With Vincenzo Esposito Vinzi and Nicolas Glady
Today, it’s clear that Big Data represents a huge opportunity for businesses. But it’s an opportunity that is constantly evolving and growing in volume. Therefore, seizing this particular opportunity represents an important challenge for any business. According to our panel of experts – Vincenzo Esposito Vinzi, professor of Statistics and Decision Sciences, and Dean of Faculty at ESSEC Business School; Nicolas Glady, professor of Marketing at ESSEC Business School; and Patrick Luciano. Market Intelligence Manager for Orange – Keeping-up with the big data revolution means:
Understanding the magnitude of the Big Data revolution
Professor Nicolas Glady likens Big Data to a veritable tsunami of information that will revolutionize the way we see the world. And as devices begin to interact with each other, we could safely argue that this is only the beginning of the revolution.
Indentify the Real Challenge
More so than gathering or storing, the challenge for businesses will be to create value from big data. Beyond the ethical and legal challenges, Professor Vincenzo Esposito Vinzi explains that the challenge is to move from the availability of data, to action: “It’s a huge opportunity because for what might be noise to some companies, might be valuable information for those companies better equipped to analyze it.”
Moving in on an attractive market
“The big data market looks very attractive today,” says Patrick Luciano. “Some estimates are as high as 17 billion dollars in 2013… But the big data market is also very complex and competitive with players coming from traditional data mining and data analytics, as well as pure IT players… So to be well positioned in this market, you’ve got to develop the necessary skills, not only to process the data, put also to understand and draw knowledge from it.”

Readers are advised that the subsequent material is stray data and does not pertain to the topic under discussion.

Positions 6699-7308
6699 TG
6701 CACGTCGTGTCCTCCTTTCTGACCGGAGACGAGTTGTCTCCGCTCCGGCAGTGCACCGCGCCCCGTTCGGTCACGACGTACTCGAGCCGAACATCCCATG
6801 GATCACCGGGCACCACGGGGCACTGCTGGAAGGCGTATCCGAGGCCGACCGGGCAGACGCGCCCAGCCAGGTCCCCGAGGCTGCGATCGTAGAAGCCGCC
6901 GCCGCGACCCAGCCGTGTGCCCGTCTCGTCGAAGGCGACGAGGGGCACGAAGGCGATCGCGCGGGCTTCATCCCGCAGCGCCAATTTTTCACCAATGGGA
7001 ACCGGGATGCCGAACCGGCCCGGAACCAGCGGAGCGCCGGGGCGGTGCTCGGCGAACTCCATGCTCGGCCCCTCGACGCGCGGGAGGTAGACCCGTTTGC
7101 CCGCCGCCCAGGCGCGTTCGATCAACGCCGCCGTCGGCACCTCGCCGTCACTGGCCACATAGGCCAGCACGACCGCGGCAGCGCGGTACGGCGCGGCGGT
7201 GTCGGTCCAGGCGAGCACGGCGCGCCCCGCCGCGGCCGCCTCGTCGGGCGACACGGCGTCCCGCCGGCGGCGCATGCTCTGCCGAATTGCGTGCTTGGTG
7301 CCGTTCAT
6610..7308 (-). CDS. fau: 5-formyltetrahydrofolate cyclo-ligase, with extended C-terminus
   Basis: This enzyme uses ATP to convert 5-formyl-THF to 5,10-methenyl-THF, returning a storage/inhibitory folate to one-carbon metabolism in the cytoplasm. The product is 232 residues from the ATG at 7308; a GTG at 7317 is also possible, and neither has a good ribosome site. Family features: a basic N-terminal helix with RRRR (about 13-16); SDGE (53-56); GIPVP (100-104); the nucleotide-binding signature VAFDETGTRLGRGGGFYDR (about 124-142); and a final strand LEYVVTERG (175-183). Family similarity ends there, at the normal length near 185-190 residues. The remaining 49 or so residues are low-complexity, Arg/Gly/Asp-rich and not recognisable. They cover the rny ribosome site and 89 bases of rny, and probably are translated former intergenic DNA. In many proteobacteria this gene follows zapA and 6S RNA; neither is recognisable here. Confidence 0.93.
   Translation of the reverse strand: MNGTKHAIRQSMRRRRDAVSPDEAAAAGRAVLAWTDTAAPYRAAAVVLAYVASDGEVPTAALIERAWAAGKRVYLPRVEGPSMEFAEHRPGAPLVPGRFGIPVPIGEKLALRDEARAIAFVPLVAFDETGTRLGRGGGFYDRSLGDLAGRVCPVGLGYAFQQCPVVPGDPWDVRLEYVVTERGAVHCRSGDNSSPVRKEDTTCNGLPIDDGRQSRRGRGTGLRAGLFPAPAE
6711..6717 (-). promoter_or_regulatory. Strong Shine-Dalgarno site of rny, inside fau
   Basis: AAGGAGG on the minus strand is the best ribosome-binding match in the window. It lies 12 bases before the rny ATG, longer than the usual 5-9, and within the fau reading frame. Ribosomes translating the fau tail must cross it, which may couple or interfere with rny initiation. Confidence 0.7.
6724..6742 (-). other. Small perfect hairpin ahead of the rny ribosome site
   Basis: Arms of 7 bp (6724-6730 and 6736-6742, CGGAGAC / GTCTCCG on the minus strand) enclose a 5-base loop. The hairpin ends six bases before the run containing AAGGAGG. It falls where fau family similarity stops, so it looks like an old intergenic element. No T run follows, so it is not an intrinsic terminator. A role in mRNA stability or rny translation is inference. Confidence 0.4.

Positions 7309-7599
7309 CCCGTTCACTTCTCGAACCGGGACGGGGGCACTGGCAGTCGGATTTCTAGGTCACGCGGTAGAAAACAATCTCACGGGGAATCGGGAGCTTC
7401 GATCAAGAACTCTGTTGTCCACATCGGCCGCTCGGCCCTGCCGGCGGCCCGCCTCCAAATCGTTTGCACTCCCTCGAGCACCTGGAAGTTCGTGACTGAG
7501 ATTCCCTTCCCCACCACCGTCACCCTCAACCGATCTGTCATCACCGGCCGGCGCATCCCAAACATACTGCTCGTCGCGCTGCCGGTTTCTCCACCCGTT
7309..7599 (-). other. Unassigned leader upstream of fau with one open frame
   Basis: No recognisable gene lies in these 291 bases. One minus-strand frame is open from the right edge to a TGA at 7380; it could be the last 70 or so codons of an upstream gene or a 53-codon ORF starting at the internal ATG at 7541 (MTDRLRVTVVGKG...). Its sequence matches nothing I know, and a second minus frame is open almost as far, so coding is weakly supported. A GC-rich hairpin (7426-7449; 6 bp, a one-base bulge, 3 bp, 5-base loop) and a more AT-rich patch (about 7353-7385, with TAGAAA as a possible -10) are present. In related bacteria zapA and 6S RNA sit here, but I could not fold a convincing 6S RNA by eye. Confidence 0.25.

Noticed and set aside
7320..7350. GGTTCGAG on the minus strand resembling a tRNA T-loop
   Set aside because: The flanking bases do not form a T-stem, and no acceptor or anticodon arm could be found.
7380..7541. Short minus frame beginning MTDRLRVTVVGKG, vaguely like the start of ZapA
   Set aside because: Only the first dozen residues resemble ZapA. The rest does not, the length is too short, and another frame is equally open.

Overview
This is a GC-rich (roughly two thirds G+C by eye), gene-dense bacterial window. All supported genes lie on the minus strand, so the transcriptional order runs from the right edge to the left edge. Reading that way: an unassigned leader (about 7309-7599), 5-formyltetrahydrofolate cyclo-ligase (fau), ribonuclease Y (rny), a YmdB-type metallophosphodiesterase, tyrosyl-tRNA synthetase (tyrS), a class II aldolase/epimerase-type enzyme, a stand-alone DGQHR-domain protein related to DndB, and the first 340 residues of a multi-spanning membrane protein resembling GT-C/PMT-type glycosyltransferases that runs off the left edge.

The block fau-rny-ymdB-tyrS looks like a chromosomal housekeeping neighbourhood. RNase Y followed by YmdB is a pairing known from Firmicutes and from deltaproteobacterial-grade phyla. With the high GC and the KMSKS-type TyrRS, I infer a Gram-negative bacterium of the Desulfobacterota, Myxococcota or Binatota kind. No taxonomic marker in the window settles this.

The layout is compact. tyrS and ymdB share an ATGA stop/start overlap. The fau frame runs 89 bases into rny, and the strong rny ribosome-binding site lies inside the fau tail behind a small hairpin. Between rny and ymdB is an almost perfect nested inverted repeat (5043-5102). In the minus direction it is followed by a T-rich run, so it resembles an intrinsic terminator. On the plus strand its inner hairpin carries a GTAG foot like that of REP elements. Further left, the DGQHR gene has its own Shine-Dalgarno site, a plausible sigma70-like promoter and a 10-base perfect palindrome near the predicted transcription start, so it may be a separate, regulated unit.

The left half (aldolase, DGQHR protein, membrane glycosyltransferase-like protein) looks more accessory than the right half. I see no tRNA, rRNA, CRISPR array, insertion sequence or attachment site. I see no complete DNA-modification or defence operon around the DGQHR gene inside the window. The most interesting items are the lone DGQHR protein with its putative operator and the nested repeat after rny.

Identifying the right tools
Professor VInzi calls on statisticians to come out of their comfort zone: “this revolution demands that we change the way we do statistics – it’s a matter of moving from statistical methods to algorithms, it’s a matter of moving from classic hard modeling, to soft modeling, it’s about putting more importance on visualization. This means working from the beginning of the process hand in hand with businesses – so that scientific developments meet their needs.”
Developing the right competencies internally
Nicolas Glady, Vincenzo Esposito Vinzi and Patrick Luciano agree that a cultural change is neededed. Business Schools like ESSEC will play an important role, not only working with professors to develop cutting-edge analytics tools – but also educating professionals who will be able to confront the big data challenge.